by Marty Alchin
Thank you for your interest in Pro Django by Marty Alchin, published by Apress on December 17, 2008. It’s a guide through the lesser-known, under-documented, incredibly useful aspects of the Django Web framework you probably never knew existed.
Also, the code is available, so you don’t have to retype everything if you want to try it out.
- Another Django book?
Yes, but it’s not what you’re probably thinking. There are certainly a number of books about Django already on the market, and a few more that are well under way, but my goal from the outset was to avoid duplicating the material in these other texts. Instead, I use them as a starting point, a landing on a larger staircase that I continue to climb. I’ll take you well beyond the official documentation, darting in and out of Django’s mysterious inner workings, demystifying it along the way, and illustrating useful ways to bend Django to your will in ways you probably never thought possible.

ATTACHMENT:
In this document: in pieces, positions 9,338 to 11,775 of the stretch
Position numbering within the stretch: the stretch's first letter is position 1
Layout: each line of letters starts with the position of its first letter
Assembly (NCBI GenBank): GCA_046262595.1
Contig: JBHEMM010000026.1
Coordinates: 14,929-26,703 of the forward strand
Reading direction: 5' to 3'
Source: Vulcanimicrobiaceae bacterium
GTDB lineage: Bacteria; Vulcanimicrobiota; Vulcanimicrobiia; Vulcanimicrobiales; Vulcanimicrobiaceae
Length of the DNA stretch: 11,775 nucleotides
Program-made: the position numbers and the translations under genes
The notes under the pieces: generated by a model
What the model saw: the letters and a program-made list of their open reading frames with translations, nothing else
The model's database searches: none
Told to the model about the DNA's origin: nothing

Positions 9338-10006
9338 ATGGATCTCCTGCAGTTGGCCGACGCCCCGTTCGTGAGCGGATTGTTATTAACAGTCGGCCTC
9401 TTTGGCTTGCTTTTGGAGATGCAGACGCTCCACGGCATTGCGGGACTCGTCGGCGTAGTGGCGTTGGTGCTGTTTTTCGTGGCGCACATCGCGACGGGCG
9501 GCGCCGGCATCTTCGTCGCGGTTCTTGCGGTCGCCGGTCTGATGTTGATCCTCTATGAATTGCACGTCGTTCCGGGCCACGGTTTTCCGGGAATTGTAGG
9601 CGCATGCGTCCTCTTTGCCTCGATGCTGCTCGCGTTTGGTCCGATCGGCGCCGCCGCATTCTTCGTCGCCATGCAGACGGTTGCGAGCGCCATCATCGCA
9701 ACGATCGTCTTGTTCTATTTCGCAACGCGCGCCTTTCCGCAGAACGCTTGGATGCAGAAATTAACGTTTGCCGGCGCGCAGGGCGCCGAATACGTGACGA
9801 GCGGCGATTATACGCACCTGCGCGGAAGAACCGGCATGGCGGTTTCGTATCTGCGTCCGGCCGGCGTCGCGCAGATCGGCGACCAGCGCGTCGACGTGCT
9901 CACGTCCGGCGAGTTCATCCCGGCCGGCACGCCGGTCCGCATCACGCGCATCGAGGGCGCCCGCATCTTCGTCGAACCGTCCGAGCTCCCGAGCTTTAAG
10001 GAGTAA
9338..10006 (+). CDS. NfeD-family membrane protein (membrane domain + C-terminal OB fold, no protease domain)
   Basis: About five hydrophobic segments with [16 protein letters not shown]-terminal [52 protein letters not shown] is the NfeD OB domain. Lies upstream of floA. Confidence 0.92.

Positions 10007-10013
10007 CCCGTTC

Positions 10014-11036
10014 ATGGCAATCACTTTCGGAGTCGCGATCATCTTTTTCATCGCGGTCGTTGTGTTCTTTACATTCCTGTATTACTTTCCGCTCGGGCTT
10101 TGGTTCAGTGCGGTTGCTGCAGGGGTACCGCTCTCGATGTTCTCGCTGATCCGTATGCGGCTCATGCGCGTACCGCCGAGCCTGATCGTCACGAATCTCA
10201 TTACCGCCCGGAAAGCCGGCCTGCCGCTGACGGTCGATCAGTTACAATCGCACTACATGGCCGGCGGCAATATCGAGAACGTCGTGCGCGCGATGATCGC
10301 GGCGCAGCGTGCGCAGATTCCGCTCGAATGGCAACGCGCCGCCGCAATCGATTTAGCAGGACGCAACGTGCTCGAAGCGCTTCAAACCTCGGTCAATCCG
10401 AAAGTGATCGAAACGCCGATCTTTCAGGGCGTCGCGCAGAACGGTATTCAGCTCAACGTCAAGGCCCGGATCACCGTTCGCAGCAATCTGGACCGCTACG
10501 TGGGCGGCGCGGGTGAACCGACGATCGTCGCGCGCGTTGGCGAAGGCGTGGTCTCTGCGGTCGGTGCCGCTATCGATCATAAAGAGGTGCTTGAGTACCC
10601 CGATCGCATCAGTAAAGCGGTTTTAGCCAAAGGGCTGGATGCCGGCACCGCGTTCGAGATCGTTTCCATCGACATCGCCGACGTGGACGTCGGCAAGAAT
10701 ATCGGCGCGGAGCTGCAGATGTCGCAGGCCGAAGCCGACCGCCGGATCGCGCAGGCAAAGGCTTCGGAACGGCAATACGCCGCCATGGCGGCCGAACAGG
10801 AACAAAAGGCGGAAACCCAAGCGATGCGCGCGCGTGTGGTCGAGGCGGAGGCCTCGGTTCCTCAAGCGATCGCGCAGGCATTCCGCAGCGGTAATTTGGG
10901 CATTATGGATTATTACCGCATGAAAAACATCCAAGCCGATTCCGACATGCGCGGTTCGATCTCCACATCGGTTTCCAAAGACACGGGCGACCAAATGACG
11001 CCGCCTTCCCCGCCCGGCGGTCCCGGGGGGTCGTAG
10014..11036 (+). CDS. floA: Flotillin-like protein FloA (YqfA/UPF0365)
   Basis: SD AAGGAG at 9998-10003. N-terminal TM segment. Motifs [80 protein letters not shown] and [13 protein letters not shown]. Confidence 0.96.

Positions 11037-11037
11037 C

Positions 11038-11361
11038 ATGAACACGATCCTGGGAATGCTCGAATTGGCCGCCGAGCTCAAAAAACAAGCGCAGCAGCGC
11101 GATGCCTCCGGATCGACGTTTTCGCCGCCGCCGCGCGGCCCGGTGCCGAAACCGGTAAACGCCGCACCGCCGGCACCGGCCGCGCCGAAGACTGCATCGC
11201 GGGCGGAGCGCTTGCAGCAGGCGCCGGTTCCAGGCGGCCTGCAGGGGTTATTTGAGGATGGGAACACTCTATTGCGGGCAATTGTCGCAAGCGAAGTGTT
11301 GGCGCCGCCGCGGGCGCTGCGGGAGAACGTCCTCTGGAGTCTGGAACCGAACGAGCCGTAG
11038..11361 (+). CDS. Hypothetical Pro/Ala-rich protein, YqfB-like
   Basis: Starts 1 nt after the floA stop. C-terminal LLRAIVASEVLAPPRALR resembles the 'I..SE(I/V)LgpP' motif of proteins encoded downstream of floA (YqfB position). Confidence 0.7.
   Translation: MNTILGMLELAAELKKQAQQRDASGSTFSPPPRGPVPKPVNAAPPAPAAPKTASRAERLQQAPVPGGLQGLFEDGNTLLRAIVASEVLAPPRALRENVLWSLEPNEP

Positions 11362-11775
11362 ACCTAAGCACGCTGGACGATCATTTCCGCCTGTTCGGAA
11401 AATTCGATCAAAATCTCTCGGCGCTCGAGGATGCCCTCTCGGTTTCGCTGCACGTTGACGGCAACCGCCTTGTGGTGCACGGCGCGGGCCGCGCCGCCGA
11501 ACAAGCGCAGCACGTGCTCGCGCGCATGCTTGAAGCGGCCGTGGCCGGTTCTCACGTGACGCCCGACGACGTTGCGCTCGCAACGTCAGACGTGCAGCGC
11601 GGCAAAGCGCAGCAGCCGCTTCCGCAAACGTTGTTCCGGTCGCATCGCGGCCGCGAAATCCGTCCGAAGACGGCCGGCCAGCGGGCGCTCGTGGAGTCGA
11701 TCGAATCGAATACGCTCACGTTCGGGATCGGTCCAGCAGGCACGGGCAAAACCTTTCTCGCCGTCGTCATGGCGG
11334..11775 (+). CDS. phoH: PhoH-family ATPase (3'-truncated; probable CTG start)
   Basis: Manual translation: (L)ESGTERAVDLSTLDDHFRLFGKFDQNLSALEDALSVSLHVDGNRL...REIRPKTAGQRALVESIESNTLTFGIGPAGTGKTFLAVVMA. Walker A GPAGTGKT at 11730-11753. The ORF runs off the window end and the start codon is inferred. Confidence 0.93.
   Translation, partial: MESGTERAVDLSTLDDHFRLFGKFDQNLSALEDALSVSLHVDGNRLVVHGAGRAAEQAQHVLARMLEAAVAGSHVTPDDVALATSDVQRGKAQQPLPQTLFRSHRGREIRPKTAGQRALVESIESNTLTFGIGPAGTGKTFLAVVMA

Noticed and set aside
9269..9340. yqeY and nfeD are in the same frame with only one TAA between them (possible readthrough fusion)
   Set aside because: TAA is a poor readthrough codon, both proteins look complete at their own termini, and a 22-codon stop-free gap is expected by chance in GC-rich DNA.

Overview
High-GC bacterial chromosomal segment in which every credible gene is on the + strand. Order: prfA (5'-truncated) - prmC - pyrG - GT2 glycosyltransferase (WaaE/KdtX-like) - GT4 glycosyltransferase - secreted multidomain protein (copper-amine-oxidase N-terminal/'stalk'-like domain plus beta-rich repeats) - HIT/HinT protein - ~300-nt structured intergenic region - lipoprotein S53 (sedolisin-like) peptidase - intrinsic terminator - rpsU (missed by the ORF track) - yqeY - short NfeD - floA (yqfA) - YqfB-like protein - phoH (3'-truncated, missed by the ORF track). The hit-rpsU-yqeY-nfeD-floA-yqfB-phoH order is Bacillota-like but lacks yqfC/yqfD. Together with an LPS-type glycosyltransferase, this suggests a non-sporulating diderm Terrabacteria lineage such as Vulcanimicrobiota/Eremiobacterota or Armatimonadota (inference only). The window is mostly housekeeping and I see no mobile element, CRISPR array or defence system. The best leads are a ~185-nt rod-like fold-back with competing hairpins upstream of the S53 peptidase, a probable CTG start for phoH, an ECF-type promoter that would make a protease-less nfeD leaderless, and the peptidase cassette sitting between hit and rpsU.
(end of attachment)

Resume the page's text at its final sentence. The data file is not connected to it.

- Who’s it for?
I’ll be honest, Pro Django isn’t for the faint of heart. It’s not for people who are new to Django, and especially not those who are new to Python. There are plenty of other resources out there to help you get started with Python and Django, so if that’s what you need, might I suggest Dive Into Python and The Definitive Guide to Django. Intermediate users may also be more interested in James Bennett’s Practical Django Projects, which provides a more real-world introduction to working Django from idea through implementation.
Unlike these other books, Pro Django, is for those developers who’ve reached what they perceive the be the limits of Django, and are looking ways to push beyond, into applications that might seem unsuitable for such a framework. If you’re working with Django currently and have run up against a situation you can’t find a way out of, or if you’ve considered Django, but aren’t sure if it’s up the challenge of an upcoming project, this book is for you.